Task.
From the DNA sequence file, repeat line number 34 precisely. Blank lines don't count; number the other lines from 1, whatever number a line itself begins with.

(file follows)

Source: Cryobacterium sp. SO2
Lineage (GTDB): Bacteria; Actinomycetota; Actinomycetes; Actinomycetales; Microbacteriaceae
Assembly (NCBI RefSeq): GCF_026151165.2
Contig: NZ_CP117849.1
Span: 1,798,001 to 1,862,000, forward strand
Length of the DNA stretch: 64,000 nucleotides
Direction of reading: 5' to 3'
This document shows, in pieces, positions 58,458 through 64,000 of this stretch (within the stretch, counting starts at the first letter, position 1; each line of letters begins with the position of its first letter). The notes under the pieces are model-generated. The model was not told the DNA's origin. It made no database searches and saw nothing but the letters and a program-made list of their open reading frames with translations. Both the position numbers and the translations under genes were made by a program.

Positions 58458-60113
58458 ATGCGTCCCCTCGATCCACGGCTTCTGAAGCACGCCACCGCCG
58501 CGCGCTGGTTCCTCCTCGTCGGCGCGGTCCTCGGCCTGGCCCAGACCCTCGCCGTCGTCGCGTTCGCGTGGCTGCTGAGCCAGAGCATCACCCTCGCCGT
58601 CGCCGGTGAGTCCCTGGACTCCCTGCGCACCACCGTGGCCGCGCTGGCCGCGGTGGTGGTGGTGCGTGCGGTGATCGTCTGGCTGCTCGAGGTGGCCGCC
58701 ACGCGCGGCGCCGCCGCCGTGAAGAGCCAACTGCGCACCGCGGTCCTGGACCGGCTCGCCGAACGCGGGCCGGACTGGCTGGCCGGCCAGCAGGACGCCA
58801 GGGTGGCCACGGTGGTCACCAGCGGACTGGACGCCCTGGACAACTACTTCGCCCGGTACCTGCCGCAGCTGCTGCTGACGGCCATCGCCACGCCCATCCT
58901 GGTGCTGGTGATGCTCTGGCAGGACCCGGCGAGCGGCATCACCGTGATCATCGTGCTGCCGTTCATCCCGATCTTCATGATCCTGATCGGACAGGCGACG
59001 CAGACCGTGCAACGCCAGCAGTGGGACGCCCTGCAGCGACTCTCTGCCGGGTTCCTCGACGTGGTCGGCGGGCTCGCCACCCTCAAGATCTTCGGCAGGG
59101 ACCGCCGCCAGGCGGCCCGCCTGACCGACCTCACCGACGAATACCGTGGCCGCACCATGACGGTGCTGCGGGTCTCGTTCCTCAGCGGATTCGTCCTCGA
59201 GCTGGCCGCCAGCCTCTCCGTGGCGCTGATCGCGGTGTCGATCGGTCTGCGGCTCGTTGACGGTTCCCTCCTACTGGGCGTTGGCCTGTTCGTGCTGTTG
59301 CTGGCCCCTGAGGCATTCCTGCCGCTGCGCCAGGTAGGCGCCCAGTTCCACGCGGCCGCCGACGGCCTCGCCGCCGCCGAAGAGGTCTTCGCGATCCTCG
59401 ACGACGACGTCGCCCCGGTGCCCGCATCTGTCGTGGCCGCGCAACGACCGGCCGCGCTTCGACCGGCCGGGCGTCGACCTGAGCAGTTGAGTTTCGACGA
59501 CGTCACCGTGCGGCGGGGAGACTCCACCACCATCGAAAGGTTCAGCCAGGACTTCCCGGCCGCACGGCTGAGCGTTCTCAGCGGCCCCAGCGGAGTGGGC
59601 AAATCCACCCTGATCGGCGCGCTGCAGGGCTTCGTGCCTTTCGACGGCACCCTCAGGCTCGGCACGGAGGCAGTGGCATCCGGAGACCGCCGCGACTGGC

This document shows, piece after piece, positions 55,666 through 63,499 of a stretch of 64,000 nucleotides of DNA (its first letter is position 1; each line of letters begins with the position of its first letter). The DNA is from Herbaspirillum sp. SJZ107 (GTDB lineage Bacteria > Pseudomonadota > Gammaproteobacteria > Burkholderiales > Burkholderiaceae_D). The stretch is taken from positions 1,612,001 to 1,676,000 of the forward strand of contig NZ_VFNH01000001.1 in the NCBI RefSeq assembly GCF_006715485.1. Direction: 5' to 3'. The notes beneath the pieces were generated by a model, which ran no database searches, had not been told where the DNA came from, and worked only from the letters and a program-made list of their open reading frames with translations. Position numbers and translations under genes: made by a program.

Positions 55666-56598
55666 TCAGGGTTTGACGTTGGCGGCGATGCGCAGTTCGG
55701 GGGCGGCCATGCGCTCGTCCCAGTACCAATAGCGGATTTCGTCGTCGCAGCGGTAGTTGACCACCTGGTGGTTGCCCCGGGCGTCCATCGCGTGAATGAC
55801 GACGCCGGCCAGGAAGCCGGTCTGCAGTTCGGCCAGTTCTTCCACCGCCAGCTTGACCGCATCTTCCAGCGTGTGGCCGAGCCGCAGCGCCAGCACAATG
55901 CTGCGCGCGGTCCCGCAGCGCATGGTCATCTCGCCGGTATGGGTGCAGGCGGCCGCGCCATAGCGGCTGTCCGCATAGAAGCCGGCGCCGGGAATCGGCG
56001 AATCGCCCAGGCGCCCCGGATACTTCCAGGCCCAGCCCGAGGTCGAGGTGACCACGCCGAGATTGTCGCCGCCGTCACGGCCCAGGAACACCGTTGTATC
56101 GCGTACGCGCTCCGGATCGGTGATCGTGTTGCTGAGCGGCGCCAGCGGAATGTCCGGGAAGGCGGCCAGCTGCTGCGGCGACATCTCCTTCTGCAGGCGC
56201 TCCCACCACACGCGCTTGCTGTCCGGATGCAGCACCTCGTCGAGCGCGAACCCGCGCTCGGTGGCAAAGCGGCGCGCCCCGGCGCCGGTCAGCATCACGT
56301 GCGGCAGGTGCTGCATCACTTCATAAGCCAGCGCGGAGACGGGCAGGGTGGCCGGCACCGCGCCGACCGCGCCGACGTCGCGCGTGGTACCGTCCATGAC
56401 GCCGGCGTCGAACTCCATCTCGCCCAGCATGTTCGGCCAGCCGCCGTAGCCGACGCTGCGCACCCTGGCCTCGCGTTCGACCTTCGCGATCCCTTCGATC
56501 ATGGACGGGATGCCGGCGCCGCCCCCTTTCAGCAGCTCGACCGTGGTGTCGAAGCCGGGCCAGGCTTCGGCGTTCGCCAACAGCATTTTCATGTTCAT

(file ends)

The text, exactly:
56501 ATGGACGGGATGCCGGCGCCGCCCCCTTTCAGCAGCTCGACCGTGGTGTCGAAGCCGGGCCAGGCTTCGGCGTTCGCCAACAGCATTTTCATGTTCAT